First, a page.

As Kenya set light to 105 tonnes of ivory this weekend, Malawi’s civil society organisations revived local debate on the fate of their country’s ivory stockpiles.
Malawi’s government currently holds around 4.1 tonnes of ivory in its stockpiles, almost all of which has been seized from wildlife criminals. Its destruction was originally scheduled for April 2015 but was postponed at the last moment, the reason cited being the need to include a further 2.6 tonnes confiscated from traffickers in Mzuzu in 2013. The subsequent sentencing for this case included a court order for the destruction of the confiscated ivory, which was carried out in April 2016. A date for the destruction of the government’s stockpile is yet to be set.
Public opinion has been divided on what should happen to the ivory stockpile due to conflicting stories published in the media. In response, seven local NGO’s – African Parks, CEPA (Centre for Environmental Policy and Advocacy), Citizens for Justice, Lilongwe Wildlife Trust, WESM (Wildlife & Environmental Society of Malawi) and Wildlife Action Group – have formed a consortium to launch a publication entitled ‘Should Malawi sell or destroy its ivory stockpiles?’.
William Chadza, Director of CEPA, said, “Thanks to the sensationalist millions dollar headlines, many people have been duped into thinking that an ivory sale, either now or in the future, is possible. As civil society, it is our duty to lay out the facts in the public domain and close down these baseless arguments once and for all.”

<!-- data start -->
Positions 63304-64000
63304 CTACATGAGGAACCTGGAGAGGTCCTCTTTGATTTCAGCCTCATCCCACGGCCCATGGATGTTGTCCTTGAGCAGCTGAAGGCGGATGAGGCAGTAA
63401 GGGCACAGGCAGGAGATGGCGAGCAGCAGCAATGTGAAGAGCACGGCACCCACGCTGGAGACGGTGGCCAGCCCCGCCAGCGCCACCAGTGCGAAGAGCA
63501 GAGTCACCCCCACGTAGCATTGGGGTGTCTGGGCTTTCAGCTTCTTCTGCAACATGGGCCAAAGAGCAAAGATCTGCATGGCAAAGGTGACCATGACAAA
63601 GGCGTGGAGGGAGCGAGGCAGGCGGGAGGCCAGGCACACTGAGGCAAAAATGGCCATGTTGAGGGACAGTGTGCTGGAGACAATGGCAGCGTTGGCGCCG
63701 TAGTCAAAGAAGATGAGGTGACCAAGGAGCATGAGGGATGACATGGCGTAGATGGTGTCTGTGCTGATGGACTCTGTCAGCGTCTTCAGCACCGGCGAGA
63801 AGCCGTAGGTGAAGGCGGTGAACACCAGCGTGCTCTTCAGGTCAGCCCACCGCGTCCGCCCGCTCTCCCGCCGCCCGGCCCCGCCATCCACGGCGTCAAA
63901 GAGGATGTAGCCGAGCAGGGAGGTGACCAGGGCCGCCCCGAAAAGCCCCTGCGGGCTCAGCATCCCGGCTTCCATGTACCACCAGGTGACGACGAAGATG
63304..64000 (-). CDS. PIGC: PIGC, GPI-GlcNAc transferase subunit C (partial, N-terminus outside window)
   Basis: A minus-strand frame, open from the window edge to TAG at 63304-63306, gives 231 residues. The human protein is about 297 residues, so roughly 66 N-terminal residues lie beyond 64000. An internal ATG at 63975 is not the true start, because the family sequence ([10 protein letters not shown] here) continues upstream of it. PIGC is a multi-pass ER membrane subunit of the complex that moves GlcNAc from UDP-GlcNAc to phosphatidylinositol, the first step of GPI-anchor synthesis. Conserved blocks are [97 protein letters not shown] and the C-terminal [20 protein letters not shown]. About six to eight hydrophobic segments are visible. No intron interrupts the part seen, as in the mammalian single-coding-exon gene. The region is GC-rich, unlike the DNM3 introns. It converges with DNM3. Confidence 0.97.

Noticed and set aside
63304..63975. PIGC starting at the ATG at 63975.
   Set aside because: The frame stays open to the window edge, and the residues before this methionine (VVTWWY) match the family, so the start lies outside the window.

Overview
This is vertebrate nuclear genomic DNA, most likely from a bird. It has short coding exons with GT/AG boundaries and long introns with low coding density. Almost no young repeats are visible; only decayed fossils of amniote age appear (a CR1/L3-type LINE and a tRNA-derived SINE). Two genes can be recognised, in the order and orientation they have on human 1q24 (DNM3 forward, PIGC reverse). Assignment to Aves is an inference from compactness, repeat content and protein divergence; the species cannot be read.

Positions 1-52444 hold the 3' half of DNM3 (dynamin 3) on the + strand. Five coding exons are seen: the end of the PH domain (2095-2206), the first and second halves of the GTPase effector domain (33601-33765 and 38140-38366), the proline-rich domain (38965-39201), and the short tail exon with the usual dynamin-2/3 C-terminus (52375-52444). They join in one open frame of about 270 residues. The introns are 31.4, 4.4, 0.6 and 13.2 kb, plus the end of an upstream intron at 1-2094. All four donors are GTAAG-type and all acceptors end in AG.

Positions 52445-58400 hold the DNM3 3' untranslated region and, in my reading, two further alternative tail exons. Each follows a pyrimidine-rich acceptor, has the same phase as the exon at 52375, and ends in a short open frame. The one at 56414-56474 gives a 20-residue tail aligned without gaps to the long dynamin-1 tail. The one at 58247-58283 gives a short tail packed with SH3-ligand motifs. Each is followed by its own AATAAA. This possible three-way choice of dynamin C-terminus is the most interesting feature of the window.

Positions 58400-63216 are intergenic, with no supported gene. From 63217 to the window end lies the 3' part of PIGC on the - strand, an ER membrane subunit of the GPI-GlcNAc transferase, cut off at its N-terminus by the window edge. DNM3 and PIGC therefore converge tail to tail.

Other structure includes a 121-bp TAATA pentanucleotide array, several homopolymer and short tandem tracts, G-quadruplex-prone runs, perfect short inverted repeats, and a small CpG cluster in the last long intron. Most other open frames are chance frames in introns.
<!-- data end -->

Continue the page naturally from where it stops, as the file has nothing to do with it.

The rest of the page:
The 5-page publication explains the complexities of the debate including the associated legislation and economics of the legal and illegal ivory markets, with references and recommended reading included for those interested in exploring the topic further. It will be printed and distributed to media houses and other interested parties and it available to download online here.
The international trade in ivory was banned in 1989 by the Convention on International Trade in Endangered Species of Flora and Fauna (CITES) and trade has also been illegal within Malawi’s borders since 2014. Even if this legislation changed, Malawi’s ivory stockpiles are classified as ‘illegal’ ivory, sourced through criminal activity, and therefore has no legal market value.
Patricio Ndadzela, Country Director for African Parks, added, “Malawi’s ivory has no legal economic value. Destruction of ivory stockpiles is part of a wider global conservation strategy to eliminate demand for ivory and put value instead on living elephants. The associated benefits of protecting wildlife to biodiversity, agriculture, the economy and even human health are substantial, and the consequences from the alternative will be catastrophic.”
Reinford Mwangonde, Executive Director for Citizens for Justice, continued, “If there is any doubt in your mind about what should be done with Malawi’s ivory I urge you to read this document. We are the custodians of Malawi’s wildlife, we have a role to play in what is a global crisis and a collective responsibility to do all that we can to protect our natural heritage for future generations. I urge our political leaders to walk the talk by the doing the right thing.””
Twenty countries have destroyed stockpiles since 2013, including Mozambique, Gabon, Chad, Republic of Congo, Ethiopia, Malaysia, USA and China. Kenya’s 105-tonne ivory burn on 30 April was the largest destruction to date and included ivory from over 6000 elephants.